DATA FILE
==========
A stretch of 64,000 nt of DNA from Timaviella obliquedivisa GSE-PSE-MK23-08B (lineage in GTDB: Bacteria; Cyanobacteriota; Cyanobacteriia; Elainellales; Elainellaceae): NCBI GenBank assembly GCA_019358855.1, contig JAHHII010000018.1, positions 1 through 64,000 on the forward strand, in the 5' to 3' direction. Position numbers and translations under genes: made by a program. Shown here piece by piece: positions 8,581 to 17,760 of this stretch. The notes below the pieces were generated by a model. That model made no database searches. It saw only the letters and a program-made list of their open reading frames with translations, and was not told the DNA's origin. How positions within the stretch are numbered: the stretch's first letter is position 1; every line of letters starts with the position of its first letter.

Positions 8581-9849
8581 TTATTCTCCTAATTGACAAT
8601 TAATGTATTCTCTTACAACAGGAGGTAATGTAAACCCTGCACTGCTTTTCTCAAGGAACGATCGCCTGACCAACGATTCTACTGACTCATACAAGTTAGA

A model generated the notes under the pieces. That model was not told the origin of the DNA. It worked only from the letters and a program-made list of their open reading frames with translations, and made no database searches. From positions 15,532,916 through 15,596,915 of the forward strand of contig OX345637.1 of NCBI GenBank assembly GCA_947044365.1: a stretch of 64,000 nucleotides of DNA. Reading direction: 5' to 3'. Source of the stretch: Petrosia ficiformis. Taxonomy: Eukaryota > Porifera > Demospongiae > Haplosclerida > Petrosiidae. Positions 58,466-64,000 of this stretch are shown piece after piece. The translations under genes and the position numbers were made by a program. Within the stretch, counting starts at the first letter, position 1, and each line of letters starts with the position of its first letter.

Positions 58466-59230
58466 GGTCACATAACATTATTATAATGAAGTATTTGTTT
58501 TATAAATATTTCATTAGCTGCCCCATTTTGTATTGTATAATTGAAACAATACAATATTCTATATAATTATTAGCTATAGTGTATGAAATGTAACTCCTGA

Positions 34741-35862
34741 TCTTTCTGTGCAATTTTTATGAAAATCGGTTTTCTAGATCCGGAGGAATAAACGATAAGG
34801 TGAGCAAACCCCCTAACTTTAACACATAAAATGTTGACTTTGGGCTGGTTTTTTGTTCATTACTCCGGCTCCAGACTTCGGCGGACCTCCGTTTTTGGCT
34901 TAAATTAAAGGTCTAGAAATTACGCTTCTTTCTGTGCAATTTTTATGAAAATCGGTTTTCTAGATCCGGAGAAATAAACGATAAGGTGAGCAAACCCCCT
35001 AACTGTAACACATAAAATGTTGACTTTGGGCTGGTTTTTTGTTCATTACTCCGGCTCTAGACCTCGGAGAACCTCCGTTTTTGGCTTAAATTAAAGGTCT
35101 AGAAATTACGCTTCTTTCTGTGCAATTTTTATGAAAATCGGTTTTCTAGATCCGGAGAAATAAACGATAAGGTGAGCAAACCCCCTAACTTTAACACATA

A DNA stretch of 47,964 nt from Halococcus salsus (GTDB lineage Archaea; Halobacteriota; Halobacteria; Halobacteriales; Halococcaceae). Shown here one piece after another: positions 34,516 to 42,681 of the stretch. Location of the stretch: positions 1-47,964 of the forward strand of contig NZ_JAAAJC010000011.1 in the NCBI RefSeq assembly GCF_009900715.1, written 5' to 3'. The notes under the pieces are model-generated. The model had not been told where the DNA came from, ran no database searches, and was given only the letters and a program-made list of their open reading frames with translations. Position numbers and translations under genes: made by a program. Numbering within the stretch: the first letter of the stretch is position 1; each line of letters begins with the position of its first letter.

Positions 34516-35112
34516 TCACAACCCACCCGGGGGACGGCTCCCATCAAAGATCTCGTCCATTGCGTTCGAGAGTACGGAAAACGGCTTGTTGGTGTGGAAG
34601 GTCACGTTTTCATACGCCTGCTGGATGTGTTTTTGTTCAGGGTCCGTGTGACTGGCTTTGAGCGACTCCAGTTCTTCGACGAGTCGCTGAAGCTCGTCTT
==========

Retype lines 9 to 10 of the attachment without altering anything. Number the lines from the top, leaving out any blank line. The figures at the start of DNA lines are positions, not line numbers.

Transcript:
Positions 34741-35862
34741 TCTTTCTGTGCAATTTTTATGAAAATCGGTTTTCTAGATCCGGAGGAATAAACGATAAGG